A rookery of albatrosses
Albatross personalities are the kind of people we admire from afar. Spending as many as ten years in the air without ever touching the ground, it's impossible for most animals to imagine what the life of an albatross is like. Other birds may have some idea, but none have so completely adapted to life in the sky.
Highly visible but never accessible, albatrosses are often rich and enjoy cruising around town in expensive cars. Despite this apparent cry for attention, it's unlikely that albatrosses will exchange more than a few passing words with any given person before moving on to the next destination.
Being able to support this freewheeling lifestyle can make others jealous, but in reality albatrosses are not in control of their own destiny. They are neither willing nor able to exert the effort required to change their trajectory, instead relying on the wind to take them where it will.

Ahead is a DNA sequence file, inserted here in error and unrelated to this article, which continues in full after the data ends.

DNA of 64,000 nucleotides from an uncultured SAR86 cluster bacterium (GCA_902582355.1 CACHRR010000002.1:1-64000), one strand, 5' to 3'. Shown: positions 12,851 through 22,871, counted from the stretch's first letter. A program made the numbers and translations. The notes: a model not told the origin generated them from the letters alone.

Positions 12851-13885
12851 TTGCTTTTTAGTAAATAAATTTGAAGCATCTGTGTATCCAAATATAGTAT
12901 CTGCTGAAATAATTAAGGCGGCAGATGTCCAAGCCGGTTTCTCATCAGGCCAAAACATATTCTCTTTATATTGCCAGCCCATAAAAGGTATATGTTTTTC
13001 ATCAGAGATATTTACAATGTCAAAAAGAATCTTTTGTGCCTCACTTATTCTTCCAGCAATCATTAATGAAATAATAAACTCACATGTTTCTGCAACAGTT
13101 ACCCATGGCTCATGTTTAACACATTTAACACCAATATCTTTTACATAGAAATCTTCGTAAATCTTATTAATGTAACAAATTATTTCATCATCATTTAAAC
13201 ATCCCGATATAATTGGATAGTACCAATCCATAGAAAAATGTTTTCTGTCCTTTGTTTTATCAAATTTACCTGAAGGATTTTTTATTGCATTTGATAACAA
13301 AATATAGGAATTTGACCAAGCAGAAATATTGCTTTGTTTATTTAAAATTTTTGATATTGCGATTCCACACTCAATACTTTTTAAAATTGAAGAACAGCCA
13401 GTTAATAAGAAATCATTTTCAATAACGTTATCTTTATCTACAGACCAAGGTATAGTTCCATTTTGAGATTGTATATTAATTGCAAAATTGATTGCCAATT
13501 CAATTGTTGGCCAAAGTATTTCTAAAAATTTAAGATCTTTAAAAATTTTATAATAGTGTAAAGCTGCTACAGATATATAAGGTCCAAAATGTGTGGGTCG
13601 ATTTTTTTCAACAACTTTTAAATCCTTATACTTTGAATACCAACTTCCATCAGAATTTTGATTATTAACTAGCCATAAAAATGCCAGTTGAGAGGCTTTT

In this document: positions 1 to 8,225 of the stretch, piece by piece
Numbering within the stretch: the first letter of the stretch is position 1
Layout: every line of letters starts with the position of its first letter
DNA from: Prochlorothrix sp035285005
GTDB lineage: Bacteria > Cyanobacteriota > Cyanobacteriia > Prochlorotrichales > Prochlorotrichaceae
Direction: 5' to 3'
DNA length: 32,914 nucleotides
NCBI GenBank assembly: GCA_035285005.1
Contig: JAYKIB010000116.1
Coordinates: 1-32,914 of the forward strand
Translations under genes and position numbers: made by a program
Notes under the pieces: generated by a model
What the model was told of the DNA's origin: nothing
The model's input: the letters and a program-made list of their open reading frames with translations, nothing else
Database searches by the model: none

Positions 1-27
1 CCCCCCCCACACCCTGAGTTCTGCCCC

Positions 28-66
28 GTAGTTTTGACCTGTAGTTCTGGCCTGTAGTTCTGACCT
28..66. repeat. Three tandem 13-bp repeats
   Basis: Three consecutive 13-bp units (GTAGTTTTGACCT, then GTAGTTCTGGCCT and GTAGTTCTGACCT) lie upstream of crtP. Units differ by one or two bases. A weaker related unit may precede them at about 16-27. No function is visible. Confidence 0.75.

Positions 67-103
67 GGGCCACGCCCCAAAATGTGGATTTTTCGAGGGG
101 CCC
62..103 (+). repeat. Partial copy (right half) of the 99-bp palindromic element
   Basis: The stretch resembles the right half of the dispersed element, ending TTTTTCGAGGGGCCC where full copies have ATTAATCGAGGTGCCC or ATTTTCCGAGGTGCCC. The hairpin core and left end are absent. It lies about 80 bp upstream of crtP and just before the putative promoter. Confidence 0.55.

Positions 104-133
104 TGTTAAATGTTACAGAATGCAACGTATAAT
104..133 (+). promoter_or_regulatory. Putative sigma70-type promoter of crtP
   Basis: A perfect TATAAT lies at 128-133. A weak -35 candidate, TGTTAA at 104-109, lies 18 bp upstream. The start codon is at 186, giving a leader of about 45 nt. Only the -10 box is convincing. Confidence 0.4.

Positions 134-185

When albatrosses do pair up they almost always do so with partners just as distant and inscrutable as themselves. Those who are lucky enough to spend time with an albatross may wake up one day to find them gone forever, realizing that they never knew much about them in the first place.
While they can come off as callous and aloof, the truth is that albatrosses are deeply insecure. They may look majestic from the ground but on the rare occasion an albatross takes to land it is immediately apparent that they don't belong. Several times larger than any other seabird, their huge bill and unwieldy frame mean they are unable to integrate with terrestrial creatures the same way most birds can.
Albatrosses know this and structure their lives accordingly. After all, an 11 foot wingspan is only impressive if you're flying.